And thank God I saw now my numbers in the U.S. and saw that I was blinded by all the other great thing going on. So now I can go back there. And I think so my system is very easy. I think I said it also in the show, the SPF live in London.

I have one golden rule that I have followed all the time. Because one thing is I check my ads every day for the first year, year and a half. I checked them every day, every day. So I got a feel for it, right?

I got a feel for it. I now know exactly if I make a new ad after one or two days, I have to go into that so that I don't get a 100 clicks for a book that don't sell.

And so what I found out is that for me from the beginning it was like, I want to make a sale with 15 clicks. So I go in in my keywords. They are all like ordered by click. And when I see 16 clicks, no sale, I turn it off.

James Blatch: Wow.

Marc Reklau: And maybe this is not logical at all. And it's something just that came out of my mind. And when you asked me, how did you get... Why 15? I have no idea. I think because one guy said 10 and the other said 20. So I said, well, for me, it will be 15. I expect to sell at 15. And that's something I did all the time and it worked.

My conversions are not awesome. So, I guess I'm spending a little bit too much money for my earnings, but if you spent 15K and you got a 30 on it, try it with your bank. Go to your bank today, give then 15k and say "Give me 20 at the end of the month." And they probably call the police.

James Blatch: You're absolutely right. And I do remember in the early days when Mark talked about this, somebody emailed us and said, he'd been working in corporate industry his whole life and he can tell you that that's a terrible return that you need a thousand percent, not 150. And Mark was saying, I put a pound in and I get a pound 50 out. And also I work from home, you know?

So I suppose this guy was thinking of the days when you had this huge building in London, filled with people who weren't making money for you. They were doing administration and running the cafeteria or whatever. Very valuable jobs, but every dollar that comes in has got to pay for all of that before it even makes. So, in those days, that's a massively inefficient way of running a business. And you have to make huge amounts of money just to stand still.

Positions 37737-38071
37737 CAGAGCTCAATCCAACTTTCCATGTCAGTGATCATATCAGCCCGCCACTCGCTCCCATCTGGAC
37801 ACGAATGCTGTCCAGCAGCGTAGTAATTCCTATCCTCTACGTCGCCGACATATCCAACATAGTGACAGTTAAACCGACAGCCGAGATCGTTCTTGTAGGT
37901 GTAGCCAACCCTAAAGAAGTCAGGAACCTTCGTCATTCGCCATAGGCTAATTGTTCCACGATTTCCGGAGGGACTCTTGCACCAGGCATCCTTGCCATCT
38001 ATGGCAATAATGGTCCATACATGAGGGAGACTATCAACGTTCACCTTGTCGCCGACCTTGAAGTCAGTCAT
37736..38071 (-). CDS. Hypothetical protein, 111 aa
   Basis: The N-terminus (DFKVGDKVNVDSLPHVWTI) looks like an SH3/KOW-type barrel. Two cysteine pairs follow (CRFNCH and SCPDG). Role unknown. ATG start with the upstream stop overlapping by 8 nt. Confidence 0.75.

Whereas we work in our underpants on a boat or in a bedroom and you get a dollar 50 in for a dollar spent, happy days. You're eating that night.

Marc Reklau: I think one of the things is also that I never got lost in detail. It's the same approach. Like in my books, I'm very simplistic. I'm doing something and then if it works, it's good. And if it doesn't work, well, I try something else.

Sometimes people, they write to me and say, "Oh, how do I optimise? Shall I up my bid? Or shall I do?" I say, "I don't know. I never did it." I go in the 30 cents or 35 cents or whatever. I put the daily budget, which I always thought helps, but maybe won't, maybe it does. I put it on a thousand bucks, although I don't have them. So I give Amazon, right, they could take 200,000 bucks from you. Of course they don't do it. They take 300 or 200 a day. And that was my thing. So I never went back to an ad and tried. The only thing I went back to an ad was to turn off clicks, to turn off keywords that have more than 15 clicks.

James Blatch: I'm amazed at that. Just because it seems like a very low sample size.

Marc Reklau: Yeah, I know. And statistically, I mean the statistic guys, they shake their hats now or something, but it's ...

James Blatch: It's worked.

Marc Reklau: It could be better, maybe, but I don't know, but it's worked.